Scratching the Knitting Itch
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Food for thought

Over at Scoutie girl, there is a very well-thought piece on paying the true value of ‘stuff’, and being more considerate of the ‘stuff’ we buy.

Though my involvement with Craft2.0, this issue comes up constantly. About the people who poke and prod our crafters’ precious things and say ‘I could make this myself’ or, ‘Wow, that’s a bit expensive.’

I’m curious as to if said people do go home and make the item themselves. Or, if they consider the time and effort gone into creating beautiful things. From the concept, to buying or making the materials, to the careful attention given to the small details, to the packaging, the emails, the customer service…

There is so much we don’t see of the process of making – in fact, the majority of the time all we see is the finished product. Surprise is often the first reaction when I tell people what I do. The second question they ask is, ‘oh, so you knit stuff and sell it?’

Most tend to be taken aback when I explain how much I would charge for a pair of hand knit socks if I were to fully value my time. Somewhere in the region of $400.

I suppose the point I am trying to make is – what we create is of value. Everything you knit (or sew, or crochet) is of value. In fact, it is the unique and one of a kind qualities push that value up even further. We invest ourselves in everything we make, and should be proud of what we produce. Even if we feel it is imperfect – think of the value of the lessons learned through making mistakes. Virtually everything I sew, or knit, or whatever, has something wrong with it – but that is just part and parcel of the hand made process.

Moral of the story: everything you create is worth something – don’t devalue it. And recognise the hard work of others.

Disclaimer: This isn’t a rant, or something I needed to say to prove a point to anyone. Just puttin’ it out there 😀


1 Café Chick { 04.28.10 at 11:03 pm }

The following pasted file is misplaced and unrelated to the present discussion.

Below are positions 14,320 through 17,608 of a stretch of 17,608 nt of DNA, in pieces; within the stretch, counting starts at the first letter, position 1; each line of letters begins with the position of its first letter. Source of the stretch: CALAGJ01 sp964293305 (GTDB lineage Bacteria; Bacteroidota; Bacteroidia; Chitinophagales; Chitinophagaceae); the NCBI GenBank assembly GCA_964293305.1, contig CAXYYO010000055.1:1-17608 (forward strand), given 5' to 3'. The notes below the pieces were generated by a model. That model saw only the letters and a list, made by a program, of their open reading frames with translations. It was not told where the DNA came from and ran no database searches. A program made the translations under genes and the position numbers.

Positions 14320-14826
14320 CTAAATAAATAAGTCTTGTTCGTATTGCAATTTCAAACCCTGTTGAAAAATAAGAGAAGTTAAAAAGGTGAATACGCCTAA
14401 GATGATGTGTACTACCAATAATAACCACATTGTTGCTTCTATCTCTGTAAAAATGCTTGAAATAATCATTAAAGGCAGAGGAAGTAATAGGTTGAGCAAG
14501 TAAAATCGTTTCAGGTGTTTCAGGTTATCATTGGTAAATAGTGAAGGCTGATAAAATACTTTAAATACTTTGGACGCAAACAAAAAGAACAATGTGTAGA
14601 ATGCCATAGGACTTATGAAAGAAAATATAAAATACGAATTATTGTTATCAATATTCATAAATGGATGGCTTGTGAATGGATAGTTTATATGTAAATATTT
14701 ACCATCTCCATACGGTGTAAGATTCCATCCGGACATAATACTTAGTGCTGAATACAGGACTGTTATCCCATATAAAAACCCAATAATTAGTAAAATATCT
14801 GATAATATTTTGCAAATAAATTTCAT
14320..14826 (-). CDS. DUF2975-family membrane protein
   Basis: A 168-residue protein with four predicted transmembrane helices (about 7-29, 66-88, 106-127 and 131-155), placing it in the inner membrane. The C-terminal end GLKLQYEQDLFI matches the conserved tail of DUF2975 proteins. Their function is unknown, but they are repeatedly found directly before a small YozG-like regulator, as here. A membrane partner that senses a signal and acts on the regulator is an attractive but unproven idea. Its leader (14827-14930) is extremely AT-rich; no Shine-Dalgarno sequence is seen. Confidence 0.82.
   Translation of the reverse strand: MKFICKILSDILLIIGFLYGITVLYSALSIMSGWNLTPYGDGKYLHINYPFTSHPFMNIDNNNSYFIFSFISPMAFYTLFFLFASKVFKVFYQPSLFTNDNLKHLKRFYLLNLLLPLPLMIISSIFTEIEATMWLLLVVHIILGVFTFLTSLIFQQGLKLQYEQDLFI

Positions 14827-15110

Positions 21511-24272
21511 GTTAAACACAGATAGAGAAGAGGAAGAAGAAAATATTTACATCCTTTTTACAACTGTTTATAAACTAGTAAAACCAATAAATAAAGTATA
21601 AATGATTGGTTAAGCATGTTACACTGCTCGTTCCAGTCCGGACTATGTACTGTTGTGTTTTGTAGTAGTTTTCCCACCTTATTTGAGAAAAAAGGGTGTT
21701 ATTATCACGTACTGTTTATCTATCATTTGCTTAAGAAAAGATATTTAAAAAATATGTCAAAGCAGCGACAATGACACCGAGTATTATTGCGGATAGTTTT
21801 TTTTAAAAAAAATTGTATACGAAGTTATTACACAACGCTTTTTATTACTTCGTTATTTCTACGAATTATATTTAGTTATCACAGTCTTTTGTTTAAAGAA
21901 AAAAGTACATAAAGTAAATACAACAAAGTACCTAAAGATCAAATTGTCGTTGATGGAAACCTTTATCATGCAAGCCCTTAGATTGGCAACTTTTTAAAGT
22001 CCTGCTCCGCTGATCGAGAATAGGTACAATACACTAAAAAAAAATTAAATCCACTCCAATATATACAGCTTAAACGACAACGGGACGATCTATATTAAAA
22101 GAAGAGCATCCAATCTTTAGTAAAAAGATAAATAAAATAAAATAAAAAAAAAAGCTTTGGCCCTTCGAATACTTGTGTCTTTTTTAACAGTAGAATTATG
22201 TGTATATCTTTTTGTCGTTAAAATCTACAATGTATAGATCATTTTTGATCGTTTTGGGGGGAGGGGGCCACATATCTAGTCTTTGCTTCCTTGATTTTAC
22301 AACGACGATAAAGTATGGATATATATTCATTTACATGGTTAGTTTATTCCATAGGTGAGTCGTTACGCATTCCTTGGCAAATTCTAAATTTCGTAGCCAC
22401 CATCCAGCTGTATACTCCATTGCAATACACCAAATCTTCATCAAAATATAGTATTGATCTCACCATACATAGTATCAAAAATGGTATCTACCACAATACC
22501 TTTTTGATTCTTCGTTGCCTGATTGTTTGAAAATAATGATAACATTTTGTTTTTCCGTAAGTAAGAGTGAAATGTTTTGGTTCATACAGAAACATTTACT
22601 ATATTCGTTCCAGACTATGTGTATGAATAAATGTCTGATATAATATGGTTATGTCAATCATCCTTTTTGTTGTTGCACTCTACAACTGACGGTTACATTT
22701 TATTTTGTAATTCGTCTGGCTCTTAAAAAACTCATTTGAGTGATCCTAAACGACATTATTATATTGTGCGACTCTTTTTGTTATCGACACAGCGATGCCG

I do cross-stitch embroidery. I went through a stage in my 20s of sewing very quickly and producing 20-30 large-scale pieces. I estimate the total as I genuinely don't know how many I've completed and had framed. Having run out of room to display them many years ago, most of them are now sitting in storage in my parents' basement. And so I have repeatedly heard the comment, "you should sell some". Wellllll, when you add up the amount of hours each one takes to complete (anywhere from 100+ hours), then add up the cost of materials and framing, we're looking at anything from $3000+, even if my hourly rate were low. Firstly, who is going to pay that sum of money for a cross-stitch embroidery? Secondly, I am a process person; no-one will quite appreciate the hundreds of loving hours going into each piece quite like I will. So, even if they're destined to remain in storage for more years to come, I won't be selling out. It's just not worth it. And, yes, I'm still sewing, even though I certainly don't need any more finished products!

2 Dianne Dudfield { 04.29.10 at 1:06 am }

The answer to "I could make that myself" is "But would you".
When asked "How long did it take to make" I answer "I've been practising about 40 years".
I went to a lot of markets last year and know all about the poking and seeing how its made bit.

3 imba { 04.29.10 at 6:48 am }

I totally hear you!
I've had a customer stand in front of my stall at Craft 2.0 and say that they bought one of my products and took a pattern off it and have since made them themself because mine were too expensive!! (item price was $15).
I've given a huge amount of consideration to my designs and pricing, and I have to admit to standing there utterly gobsmacked by this woman. I wish I'd thought of something intelligent to say at the time!
There are so many hours that go into designing, making, photographing, listing online, social networking one's brand, and preparing for markets. Not to mention the amount of money spent to make the products in the first place – let's face it – crafting for a living is definitely a risk.
Not only that, but the items contain a lot of 'you-ness' and often the products are quite close to the makers heart.
I now decline to buy clothing for my daughter (ie. the $40 polyester made-in-bangladesh sweater at pumpkin patch) because I'd rather pay someone here in NZ to use a natural fibre and *handmake* it.
I never thought I'd feel so strongly about these things!

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